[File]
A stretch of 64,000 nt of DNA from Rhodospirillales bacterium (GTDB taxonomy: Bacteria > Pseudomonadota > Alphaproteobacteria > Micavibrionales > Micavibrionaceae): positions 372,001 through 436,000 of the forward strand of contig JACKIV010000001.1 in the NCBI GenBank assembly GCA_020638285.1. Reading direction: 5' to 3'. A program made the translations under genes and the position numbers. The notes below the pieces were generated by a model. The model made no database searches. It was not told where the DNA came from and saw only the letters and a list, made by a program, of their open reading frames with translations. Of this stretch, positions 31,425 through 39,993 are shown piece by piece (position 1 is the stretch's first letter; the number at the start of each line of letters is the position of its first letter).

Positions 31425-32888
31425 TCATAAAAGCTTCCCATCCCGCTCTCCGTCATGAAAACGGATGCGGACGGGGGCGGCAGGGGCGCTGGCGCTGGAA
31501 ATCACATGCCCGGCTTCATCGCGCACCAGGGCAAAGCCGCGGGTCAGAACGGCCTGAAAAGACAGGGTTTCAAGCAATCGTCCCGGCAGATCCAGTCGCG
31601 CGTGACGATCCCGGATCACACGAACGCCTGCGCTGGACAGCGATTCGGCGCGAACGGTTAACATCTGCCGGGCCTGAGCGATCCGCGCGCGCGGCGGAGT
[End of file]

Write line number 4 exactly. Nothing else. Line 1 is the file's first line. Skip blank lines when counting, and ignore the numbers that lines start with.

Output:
31501 ATCACATGCCCGGCTTCATCGCGCACCAGGGCAAAGCCGCGGGTCAGAACGGCCTGAAAAGACAGGGTTTCAAGCAATCGTCCCGGCAGATCCAGTCGCG